Last week I began writing a series of articles for the teacher that is stepping into a new role. This is the second in that series of articles designed to help you smoothly transition into your new role and start kicking goals quickly. Last week the article So you got yourself a new job. Congratulations! Now what? focused on your expectations, helping you get clarity about what was expected of you by your manager and ensuring you understand what are the priorities for your role and how your performance is going to be measured or evaluated.
You may be hearing more about performance evaluation in schools than previously. I want you to be aware that it is not just on paper that you need to be performing but in the minds of your manager and those in the school who have influence. So this week’s article focuses on ensuring you have your relationships right. Last week, I wrote about setting up a meeting with your manager and gave you a good set of guiding questions to help clarify that the direction of your work is aligned with the direction of the organisation. Now let’s think about who you need to bring along with you to support you in achieving those goals and prevent any potential de-railing of your good work and efforts to move things forward.
In his book, The First 90 Days, Michael Watkins writes ‘Leadership ultimately is about influence and leverage. You are, after all, only one person. To be successful, you need to mobilize the energy of many others in your organization’.
Let’s do a 360 and see who is in your sphere of influence.
The obvious first look is your team, those that report to you. You have the responsibility to lead, inspire, manage and develop each member of your team. Within any team, there will be the following characters and you need to identify them and start developing the relationship.
The leaders – a focus on others before self and display a natural talent and passion to lead
The disruptors – a focus on self before others and may block the change if it is not moving in their favour
The gossipers – gather social credibility by being the go-to person for all news- whether true or ‘alternate’ ( this new US term is catching on!)
The naysayers – have a belief that nothing is ever going to work or change for the better, so they shoot down new ideas quickly
A good leader does not play favourites, so even if you are not so keen about these team members, there is a professional working relationship that needs to be forged regardless. They are a part of your team and they matter. After all, remember, you have the responsibility to lead, inspire, manage and develop everyone in your team and a relationship of trust and comfortable open communication will stem the tide of trouble.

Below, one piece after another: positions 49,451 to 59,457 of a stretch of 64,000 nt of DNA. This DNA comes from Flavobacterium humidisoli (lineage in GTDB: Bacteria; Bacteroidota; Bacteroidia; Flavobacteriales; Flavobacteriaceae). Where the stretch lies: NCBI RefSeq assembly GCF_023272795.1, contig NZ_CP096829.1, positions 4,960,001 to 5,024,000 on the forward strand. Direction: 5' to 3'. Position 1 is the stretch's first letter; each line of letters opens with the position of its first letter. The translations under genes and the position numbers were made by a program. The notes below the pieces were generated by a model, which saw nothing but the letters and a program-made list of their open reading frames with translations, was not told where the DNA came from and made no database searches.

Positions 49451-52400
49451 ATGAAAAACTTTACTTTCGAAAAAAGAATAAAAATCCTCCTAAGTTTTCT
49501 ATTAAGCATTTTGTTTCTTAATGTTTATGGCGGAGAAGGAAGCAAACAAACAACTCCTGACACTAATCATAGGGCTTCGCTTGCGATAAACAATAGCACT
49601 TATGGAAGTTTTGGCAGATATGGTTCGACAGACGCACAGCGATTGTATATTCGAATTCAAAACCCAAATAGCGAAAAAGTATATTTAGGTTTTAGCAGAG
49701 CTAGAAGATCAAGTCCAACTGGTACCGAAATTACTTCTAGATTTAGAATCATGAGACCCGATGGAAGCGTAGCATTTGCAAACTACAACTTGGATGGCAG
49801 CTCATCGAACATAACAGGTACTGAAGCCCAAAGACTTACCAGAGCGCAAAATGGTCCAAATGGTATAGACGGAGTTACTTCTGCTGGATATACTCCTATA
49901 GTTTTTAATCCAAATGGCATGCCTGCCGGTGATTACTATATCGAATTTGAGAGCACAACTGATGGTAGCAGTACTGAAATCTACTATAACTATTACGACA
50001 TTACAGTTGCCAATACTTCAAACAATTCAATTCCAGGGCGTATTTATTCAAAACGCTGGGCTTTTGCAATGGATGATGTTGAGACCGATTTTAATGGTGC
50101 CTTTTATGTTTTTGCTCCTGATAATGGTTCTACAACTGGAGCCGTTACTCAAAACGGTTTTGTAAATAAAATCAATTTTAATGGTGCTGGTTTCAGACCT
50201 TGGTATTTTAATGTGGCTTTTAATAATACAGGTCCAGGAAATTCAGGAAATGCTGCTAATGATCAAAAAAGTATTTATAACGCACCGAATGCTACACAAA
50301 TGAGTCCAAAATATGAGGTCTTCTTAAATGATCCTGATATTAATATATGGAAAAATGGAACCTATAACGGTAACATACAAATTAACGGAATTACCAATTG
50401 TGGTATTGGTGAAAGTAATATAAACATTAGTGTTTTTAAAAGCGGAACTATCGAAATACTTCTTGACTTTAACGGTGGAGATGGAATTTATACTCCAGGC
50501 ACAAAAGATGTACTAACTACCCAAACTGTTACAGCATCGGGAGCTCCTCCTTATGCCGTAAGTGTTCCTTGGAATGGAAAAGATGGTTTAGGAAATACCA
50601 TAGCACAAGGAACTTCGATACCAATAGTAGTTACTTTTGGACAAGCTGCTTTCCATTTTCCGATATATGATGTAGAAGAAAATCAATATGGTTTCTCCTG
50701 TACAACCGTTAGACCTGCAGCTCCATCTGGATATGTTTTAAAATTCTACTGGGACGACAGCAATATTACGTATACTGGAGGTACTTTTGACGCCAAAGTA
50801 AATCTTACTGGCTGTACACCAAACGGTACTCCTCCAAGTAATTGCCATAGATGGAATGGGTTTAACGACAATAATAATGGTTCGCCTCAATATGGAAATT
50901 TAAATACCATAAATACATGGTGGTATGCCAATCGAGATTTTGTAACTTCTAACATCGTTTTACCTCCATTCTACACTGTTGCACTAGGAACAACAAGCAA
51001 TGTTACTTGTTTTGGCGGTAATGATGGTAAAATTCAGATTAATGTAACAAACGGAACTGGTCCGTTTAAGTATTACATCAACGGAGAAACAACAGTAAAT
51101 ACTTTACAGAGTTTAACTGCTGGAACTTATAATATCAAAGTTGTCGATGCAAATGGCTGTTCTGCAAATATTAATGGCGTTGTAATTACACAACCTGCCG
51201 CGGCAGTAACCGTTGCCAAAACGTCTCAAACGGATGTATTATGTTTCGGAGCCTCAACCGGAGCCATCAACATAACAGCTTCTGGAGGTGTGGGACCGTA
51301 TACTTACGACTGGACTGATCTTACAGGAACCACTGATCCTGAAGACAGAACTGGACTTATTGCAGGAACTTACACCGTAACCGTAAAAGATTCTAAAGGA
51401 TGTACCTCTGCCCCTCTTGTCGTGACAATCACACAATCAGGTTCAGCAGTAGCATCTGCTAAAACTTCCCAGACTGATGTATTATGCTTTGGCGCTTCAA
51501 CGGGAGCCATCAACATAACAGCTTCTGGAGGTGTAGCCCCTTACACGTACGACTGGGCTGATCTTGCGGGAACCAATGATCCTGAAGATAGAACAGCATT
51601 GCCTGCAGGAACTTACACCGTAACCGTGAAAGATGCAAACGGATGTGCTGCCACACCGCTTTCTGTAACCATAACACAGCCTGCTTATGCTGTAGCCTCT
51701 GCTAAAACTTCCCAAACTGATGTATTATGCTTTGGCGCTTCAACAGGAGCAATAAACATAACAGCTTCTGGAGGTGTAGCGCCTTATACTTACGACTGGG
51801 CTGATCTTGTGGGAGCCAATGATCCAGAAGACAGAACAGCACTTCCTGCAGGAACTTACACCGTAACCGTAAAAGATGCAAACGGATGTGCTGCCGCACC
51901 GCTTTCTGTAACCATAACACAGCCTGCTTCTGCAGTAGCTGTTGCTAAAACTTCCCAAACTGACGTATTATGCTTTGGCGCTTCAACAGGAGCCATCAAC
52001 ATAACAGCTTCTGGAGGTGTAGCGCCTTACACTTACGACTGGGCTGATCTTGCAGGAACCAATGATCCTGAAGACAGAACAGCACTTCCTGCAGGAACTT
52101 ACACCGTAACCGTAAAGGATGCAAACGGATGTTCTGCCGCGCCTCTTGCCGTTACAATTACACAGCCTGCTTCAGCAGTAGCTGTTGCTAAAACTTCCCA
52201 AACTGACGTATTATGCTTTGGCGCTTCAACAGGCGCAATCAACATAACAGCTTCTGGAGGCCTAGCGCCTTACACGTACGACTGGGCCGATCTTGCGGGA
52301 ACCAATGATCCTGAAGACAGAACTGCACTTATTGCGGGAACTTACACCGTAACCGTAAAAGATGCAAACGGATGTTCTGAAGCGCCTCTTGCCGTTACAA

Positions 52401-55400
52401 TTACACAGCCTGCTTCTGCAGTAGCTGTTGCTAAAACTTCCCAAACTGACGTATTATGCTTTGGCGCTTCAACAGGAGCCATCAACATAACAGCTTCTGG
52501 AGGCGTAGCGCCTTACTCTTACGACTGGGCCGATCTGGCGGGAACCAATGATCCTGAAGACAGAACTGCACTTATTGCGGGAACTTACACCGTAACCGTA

Do you know how they want to receive communication? Have you had that meeting yet to set this straight, as I suggested last week? Have you worked out their behavioural preference? Do you know your own behavioural preference? For example, are you energetic and lively and bounce into a room when your manager is more reserved and reflective? If this is the case, you need to be doing the adjusting, not them. They will find this level of energy too much. Another example, are they fact driven and specific and you are more comfortable to talk things through and work in generalities? You will need to look closely at how your manager operates, what is their behavioural preference and match yourself closely to theirs, otherwise the way you communicate will be at cross purposes, as your behaviour will hinder the quality of the communication. They will want more and more specifics and you will not understand why. I recommend you getting yourself profiled using the DISC. I can help you with this. It involves a 20 minute on-line questionnaire that produces a very detailed 40-page report outlining how you behave, how you communicate and what motivates you to action. During the personal de-brief of your report, not only will you have a far greater understanding of your own behavioural preference and communication style, you will also have more insight into the types of behavioural preferences of others and how you can adapt and therefore improve your communication with them. I highly recommend that all new leaders be profiled. It is money well spent and in fact, it’s not very expensive.